THURSDAY, Aug. 13 (HealthDay News) -- Sodium clodronate improves overall survival in men with metastatic prostate cancer, but it does not reduce the risk of death in men with non-metastatic prostate cancer, according to a study published online Aug. 11 in The Lancet Oncology.
David P. Dearnaley, of the Institute of Cancer Research in Sutton, U.K., and colleagues assessed long-term overall survival from two previous studies. In one, 311 men with metastatic prostate cancer, recruited between 1994 and 1998, were starting or responding to long-term hormone therapy. In the other, 508 men with non-metastatic prostate cancer were treated mostly with radiotherapy, hormone therapy, or both. All were assigned to clodronate or placebo. For the long-term follow-up, data was available for 278 men with metastatic disease and 471 with non-metastatic disease.
The researchers determined that clodronate improved overall survival in men with metastatic disease. The estimated five-year survival for this group was 21 percent with placebo and 30 percent with clodronate; 10-year survival was 9 percent with placebo and 17 percent with clodronate. However, clodronate did not improve overall survival in those with non-metastatic disease. For this group, five-year survival was 80 percent with placebo and 78 percent with clodronate; 10-year survival was 51 percent with placebo and 48 percent with clodronate.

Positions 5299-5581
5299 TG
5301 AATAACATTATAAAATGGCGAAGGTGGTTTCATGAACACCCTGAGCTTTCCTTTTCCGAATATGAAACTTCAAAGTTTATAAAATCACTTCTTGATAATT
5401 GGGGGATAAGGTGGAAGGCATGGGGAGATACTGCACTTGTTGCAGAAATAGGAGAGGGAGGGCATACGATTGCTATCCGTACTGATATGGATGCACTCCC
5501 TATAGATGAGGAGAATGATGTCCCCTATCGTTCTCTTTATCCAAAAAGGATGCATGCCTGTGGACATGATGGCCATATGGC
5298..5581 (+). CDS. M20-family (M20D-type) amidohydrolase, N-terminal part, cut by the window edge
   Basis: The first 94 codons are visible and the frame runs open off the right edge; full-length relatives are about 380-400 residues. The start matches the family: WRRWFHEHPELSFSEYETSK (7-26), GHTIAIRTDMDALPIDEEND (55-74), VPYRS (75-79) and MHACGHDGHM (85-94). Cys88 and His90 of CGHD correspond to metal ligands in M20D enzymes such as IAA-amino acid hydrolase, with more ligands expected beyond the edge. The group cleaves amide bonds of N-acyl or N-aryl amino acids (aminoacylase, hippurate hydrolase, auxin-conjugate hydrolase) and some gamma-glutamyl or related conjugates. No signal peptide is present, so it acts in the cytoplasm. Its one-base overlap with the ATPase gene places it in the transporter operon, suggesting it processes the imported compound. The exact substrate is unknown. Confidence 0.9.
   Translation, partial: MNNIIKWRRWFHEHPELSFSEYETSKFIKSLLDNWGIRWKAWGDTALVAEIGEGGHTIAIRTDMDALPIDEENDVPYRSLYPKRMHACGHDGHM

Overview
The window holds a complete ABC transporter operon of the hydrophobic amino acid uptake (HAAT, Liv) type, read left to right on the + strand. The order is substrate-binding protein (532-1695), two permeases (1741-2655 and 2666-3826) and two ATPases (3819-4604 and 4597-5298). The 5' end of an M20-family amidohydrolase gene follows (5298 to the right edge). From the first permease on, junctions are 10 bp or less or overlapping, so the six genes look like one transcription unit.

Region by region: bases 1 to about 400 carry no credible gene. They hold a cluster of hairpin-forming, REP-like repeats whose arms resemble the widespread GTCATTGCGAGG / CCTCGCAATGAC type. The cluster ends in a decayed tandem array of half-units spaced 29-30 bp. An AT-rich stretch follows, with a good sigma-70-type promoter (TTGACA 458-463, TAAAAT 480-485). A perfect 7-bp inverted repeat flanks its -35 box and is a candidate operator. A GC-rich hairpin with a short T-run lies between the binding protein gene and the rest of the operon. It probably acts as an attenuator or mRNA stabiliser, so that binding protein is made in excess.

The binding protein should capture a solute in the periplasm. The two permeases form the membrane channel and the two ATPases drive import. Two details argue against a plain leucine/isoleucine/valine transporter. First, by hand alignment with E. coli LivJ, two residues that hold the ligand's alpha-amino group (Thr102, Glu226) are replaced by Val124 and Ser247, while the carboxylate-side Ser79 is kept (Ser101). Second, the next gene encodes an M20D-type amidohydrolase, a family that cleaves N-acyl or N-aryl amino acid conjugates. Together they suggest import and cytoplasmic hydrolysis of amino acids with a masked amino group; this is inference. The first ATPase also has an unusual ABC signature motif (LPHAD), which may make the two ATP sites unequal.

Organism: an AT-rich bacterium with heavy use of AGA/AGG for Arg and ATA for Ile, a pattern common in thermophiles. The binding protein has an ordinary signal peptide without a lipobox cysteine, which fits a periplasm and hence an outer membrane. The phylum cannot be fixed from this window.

"PR05 is the first trial, to our knowledge, to show an overall survival benefit conferred by an oral bisphosphonate when given in addition to standard hormone therapy to men with bone metastases who are starting or responding to hormone therapy for prostate cancer," the authors conclude.
The U.K. Medical Research Council and Roche Products supported the study; three authors are employed by the council.